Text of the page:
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Archive | Backpacking Know-how

The Davidson River, Pisgah National Forest

Thought it impossible: Wildfires close 140 miles of the Appalachian Trail

Along the Pacific Crest and Continental Divide Trails, closures and fire bans are considered normal, especially after dry winters or late in the summer. Ditto for other long trails through arid or semi-arid environments like the Arizona Trail or Colorado Trail. But I considered such trail closures impossible on the Appalachian Trail, which is nicknamed “The Green Tunnel” […]

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The Lone Peak 3.0, the most recent iteration of Altra's popular cushioned trail shoe.

Review: Altra Lone Peak 3.0 || For wide large-volume feet or easy trails

Among segments of trail runners, ultra runners, and backpackers, the Lone Peak shoe from Altra Footwear has gained an almost cult-like following for its unique feature set: a voluminous toe box combined with generous midsole cushioning and zero drop from heel to toe. Does the most recent iteration — the Altra Lone Peak 3.0 — […]

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Bottom to top: 1.5-mm sheated Dyneema, 2-mm reflective nylon,  3-mm nylon, and a Bic pen for scale

Top picks: Stakes & guylines for backpacking tents, tarps & hammocks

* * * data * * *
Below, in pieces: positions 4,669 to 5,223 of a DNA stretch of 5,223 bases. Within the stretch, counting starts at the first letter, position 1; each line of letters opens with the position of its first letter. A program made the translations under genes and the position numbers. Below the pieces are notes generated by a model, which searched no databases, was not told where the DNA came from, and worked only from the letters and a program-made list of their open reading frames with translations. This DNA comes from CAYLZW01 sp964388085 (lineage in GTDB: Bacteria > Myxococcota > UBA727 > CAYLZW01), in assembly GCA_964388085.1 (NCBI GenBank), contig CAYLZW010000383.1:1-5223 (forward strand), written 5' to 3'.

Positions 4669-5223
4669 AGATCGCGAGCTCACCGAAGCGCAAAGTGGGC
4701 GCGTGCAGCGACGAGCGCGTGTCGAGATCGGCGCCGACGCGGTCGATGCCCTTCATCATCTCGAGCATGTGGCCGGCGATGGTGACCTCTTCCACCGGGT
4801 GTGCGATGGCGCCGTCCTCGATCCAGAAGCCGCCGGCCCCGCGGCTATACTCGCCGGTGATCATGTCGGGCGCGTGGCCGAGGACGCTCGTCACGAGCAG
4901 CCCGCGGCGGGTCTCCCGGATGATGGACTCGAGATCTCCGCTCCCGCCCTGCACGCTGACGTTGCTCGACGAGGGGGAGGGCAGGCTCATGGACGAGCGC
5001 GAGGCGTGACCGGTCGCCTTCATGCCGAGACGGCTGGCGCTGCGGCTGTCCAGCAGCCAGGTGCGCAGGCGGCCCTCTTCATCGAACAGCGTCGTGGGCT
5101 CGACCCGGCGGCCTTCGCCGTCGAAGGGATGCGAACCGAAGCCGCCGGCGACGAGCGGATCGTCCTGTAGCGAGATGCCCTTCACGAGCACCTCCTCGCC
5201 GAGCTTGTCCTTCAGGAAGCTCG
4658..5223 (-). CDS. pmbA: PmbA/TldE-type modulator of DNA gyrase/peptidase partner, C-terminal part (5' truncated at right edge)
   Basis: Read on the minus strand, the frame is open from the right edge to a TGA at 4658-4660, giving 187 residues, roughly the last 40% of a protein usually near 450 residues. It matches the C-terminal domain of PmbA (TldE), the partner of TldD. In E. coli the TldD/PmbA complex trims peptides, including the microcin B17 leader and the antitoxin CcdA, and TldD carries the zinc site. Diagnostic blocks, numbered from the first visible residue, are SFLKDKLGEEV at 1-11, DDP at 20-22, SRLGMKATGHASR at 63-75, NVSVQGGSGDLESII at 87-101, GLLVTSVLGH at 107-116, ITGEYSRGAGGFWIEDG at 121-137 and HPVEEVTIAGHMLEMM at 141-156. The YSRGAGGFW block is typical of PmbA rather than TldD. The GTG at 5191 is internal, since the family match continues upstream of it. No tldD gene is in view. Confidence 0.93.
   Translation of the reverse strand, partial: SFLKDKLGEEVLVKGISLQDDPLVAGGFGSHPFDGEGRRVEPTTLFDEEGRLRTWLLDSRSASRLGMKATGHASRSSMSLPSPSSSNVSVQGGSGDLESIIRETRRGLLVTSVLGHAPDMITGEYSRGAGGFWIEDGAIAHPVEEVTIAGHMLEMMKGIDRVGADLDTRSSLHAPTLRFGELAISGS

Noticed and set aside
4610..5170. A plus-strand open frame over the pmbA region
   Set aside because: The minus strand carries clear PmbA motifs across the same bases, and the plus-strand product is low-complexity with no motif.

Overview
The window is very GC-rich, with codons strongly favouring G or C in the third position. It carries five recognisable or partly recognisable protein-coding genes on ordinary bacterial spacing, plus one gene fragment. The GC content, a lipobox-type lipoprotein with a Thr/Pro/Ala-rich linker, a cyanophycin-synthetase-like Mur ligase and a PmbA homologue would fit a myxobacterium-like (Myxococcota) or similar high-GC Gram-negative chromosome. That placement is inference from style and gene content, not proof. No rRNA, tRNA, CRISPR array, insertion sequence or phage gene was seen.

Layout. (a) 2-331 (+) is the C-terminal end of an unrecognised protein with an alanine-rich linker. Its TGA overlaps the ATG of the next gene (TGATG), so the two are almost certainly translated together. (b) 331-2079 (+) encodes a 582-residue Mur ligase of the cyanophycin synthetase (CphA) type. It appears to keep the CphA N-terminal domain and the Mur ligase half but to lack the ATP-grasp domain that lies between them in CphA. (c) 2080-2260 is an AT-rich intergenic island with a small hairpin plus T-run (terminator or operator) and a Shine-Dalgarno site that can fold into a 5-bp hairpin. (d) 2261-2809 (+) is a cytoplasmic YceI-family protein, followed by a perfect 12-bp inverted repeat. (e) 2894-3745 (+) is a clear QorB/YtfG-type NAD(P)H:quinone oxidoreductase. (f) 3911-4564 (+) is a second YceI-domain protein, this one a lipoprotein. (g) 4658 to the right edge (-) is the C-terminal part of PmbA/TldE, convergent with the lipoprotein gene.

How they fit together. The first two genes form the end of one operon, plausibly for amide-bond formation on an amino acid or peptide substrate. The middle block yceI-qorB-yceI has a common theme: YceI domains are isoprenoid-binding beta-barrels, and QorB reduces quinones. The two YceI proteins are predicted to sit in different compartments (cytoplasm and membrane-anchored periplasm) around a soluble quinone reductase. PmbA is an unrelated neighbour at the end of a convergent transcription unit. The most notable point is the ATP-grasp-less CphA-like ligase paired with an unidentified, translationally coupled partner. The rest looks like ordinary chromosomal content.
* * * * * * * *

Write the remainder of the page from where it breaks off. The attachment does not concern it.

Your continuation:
I will finish this series on backpacking shelter systems with a discussion of stakes and guylines, which have a critical role but which are normally treated as an afterthought. To maximize the usability and performance of your tent, tarp, or hammock, give them some attention. Stakes If stakes are included with the purchase of a shelter, […]

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Nitro Joe with a mid tent made of DCF. It was September so he left the matching inner tent at home.

If cost were no object: My go-to backpacking shelter systems, gone ultralight

The backpacking shelters that I presented in this series — a modular tent, tarp & bivy, and hammock — are middle-of-the-road systems. They are not ultralight or excessively heavy, not cheap or prohibitively expensive, and not benchmark-setting or under-performers. This was intentional on my part. While they reflect what I personally use (in most cases, […]

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An ultralight hammock setup, with a 5.5-oz tarp made of Dyneema Composite Fabric. Hex-shaped tarps are popular among hammock users, but more rectangular-shaped tarps double better as hammock & ground tarps.

Gear List || Backpacking Hammock: Forest & high-use zone specialist

A night of quality sleep in the backcountry depends on multiple factors. A shelter and sleep system that defend against precipitation, wind, insects, groundwater, and cold are the most obvious prerequisites. But equally important is campsite selection, or the art of finding a comfortable location where you can hang your hat. When using ground-based shelters […]

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A tarp & bivy offers full -- albeit adequate -- protection against precip, insects, groundwater, and wind. It's an ultralight and compact package that will be too minimalist for most.

Gear List || Backpacking Tarp & Bivy: Ultralight minimalism

In a normal winter, the Sierra Nevada, Pacific Northwest, and Rocky Mountains get hammered by systems that roll off the Pacific Ocean and drop hundreds of inches of snow. The summers, however, are sunny and dry, with only occasional precipitation related to the North American monsoon. Storms can be violent, but they are normally short-lived and […]

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